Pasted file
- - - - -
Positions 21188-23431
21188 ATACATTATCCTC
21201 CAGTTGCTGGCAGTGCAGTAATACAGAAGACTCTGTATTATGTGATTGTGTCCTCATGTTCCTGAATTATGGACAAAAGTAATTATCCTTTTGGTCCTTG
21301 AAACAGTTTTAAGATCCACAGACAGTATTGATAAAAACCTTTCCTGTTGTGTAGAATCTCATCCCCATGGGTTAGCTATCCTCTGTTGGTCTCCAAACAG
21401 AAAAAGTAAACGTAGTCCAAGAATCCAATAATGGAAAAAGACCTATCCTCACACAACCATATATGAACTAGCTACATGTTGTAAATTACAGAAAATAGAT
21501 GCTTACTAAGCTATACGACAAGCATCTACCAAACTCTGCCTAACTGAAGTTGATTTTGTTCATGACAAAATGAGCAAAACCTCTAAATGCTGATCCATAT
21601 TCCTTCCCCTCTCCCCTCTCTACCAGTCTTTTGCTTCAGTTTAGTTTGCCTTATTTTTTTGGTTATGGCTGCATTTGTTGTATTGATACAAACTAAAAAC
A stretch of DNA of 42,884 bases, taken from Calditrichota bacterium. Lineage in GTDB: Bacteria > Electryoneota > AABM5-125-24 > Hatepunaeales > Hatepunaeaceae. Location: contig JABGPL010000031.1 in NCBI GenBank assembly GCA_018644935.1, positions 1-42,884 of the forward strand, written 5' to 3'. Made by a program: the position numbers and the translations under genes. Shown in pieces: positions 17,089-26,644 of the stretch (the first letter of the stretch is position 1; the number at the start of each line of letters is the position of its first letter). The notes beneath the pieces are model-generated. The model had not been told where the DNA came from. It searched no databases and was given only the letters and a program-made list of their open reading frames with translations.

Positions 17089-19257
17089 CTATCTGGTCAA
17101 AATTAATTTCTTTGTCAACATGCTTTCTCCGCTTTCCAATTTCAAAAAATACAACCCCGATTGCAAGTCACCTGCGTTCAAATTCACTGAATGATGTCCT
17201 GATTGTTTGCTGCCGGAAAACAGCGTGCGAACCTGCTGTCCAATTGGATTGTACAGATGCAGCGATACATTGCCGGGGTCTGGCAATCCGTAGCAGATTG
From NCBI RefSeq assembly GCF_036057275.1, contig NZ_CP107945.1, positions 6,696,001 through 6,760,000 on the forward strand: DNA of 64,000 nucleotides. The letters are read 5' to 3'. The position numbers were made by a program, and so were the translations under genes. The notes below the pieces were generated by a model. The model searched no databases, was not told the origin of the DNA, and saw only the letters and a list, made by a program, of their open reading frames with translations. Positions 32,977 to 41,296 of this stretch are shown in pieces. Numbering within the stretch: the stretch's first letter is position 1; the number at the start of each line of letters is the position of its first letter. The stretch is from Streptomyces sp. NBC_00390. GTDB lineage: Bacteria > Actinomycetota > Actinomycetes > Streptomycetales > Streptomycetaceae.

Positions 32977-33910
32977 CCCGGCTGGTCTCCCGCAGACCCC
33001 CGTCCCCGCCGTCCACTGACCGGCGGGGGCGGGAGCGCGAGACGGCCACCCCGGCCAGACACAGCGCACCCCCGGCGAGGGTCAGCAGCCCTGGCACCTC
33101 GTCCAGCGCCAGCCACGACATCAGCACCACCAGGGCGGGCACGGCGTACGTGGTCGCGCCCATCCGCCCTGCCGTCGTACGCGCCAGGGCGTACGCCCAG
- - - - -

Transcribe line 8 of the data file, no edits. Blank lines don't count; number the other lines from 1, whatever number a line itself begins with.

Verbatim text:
A stretch of DNA of 42,884 bases, taken from Calditrichota bacterium. Lineage in GTDB: Bacteria > Electryoneota > AABM5-125-24 > Hatepunaeales > Hatepunaeaceae. Location: contig JABGPL010000031.1 in NCBI GenBank assembly GCA_018644935.1, positions 1-42,884 of the forward strand, written 5' to 3'. Made by a program: the position numbers and the translations under genes. Shown in pieces: positions 17,089-26,644 of the stretch (the first letter of the stretch is position 1; the number at the start of each line of letters is the position of its first letter). The notes beneath the pieces are model-generated. The model had not been told where the DNA came from. It searched no databases and was given only the letters and a program-made list of their open reading frames with translations.